Management Education in a Public University in the Economic Periphery: Reflections in Action on UBC in Interior British Columbia

Issues: Volume 8, Issue 2
Authors: Roger Sugden

Significant changes in university organisation over recent years have often ignored important challenges concerning the consequences for social and economic development. This paper explores different ways of organising universities. It examines a particular question: what should management education in a public university in the economic periphery entail? The paper relies on the literature on both economic organization and universities, and considers the case of the University of British Columbia’s Faculty of Management. It is partly based on the author’s reflections in action. The paper discusses the drawbacks of equating management education with the activities of typical business schools. The relevance of business schools, and the downsides of their tendency to serve and promote large, for-profit corporations as the drivers of a particular variant of free market economy, are both explored. Equating management and business fails to account for much of the diverse reality of organizing, managing and leading social and economic activity in practice, and constrains what might be imagined. It also fails the public interest. The paper draws on eweyan analysis and advocates a journey of inquiry into what management education in a public university in the economic periphery should entail. It suggests a public interest forum in which diverse  citizens, employees, entrepreneurs, leaders, managers, and consumers learn to inquire freely and openly about the future of management education. The paper thereby addresses how to begin planning and shaping the consequences of territory-sensitive university education more generally.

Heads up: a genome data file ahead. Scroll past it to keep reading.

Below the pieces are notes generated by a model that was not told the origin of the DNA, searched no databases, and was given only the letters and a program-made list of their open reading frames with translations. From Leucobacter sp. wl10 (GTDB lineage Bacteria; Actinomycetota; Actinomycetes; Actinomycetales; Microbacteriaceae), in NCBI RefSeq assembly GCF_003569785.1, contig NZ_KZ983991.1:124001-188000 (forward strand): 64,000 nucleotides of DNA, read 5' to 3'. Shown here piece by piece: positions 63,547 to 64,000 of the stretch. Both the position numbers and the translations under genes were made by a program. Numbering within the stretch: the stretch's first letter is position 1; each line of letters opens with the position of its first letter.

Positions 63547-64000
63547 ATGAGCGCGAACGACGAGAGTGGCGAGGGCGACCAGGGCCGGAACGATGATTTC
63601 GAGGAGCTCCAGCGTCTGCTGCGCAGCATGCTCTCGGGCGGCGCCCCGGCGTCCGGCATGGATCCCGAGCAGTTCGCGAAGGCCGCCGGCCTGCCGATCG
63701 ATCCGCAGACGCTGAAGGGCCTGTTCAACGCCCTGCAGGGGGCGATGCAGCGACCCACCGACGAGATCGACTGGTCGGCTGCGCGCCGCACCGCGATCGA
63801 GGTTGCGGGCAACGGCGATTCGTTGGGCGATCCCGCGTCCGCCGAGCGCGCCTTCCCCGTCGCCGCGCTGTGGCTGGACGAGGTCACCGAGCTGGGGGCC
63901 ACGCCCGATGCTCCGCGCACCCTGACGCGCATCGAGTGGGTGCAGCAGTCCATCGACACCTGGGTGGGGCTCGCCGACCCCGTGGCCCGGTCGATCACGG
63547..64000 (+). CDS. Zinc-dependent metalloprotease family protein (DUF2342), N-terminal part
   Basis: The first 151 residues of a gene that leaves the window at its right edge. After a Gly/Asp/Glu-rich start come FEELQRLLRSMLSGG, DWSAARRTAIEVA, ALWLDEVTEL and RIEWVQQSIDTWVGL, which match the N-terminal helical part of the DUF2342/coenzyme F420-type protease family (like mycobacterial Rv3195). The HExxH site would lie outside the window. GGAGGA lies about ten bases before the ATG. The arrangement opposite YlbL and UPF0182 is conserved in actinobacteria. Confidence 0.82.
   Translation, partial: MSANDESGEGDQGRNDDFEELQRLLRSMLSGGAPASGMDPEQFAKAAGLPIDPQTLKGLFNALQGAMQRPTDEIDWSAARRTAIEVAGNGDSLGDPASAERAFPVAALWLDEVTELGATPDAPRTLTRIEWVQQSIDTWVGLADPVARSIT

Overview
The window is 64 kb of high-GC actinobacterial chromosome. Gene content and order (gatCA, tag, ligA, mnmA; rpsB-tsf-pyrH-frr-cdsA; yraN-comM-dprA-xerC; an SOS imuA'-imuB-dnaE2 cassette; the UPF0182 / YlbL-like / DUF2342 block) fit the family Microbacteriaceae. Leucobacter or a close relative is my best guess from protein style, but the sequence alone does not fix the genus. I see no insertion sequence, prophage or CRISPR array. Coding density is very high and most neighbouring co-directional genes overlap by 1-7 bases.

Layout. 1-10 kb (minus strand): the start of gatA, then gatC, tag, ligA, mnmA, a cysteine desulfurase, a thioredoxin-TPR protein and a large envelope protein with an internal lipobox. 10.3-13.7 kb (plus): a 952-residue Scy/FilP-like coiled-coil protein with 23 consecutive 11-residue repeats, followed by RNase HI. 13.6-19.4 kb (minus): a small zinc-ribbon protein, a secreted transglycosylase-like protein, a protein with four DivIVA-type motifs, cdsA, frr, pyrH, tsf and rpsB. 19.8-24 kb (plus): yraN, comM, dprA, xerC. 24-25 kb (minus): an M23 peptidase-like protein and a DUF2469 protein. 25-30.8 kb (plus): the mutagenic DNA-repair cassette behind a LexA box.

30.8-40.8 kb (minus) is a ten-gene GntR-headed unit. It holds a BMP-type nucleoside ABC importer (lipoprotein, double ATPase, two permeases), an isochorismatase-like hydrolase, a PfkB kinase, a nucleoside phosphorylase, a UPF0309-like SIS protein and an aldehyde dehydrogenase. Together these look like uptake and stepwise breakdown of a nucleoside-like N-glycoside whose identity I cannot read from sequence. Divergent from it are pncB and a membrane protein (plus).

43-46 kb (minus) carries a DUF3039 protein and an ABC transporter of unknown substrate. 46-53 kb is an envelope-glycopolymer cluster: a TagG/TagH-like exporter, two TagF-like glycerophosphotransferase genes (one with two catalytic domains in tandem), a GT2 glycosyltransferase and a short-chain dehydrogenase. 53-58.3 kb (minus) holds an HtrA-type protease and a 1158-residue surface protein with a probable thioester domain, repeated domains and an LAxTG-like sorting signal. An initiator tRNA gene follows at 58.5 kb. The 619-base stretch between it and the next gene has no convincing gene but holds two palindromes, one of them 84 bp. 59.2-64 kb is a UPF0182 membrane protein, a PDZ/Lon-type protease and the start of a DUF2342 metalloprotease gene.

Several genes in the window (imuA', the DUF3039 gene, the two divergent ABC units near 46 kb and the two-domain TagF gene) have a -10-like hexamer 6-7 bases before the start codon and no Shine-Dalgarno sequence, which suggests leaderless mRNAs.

Keywords: PUBLIC UNIVERSITY, ECONOMIC PERIPHERY, MANAGEMENT EDUCATION, BUSINESS SCHOOLS, SOCIAL AND ECONOMIC DEVELOPMENT, PUBLIC INTERESTS
JEL classification: I23, I25, O15, H89, M10
DOI: http: / /dx.doi.org/10.5947/jeod.2019.006
About authors: Download .PDF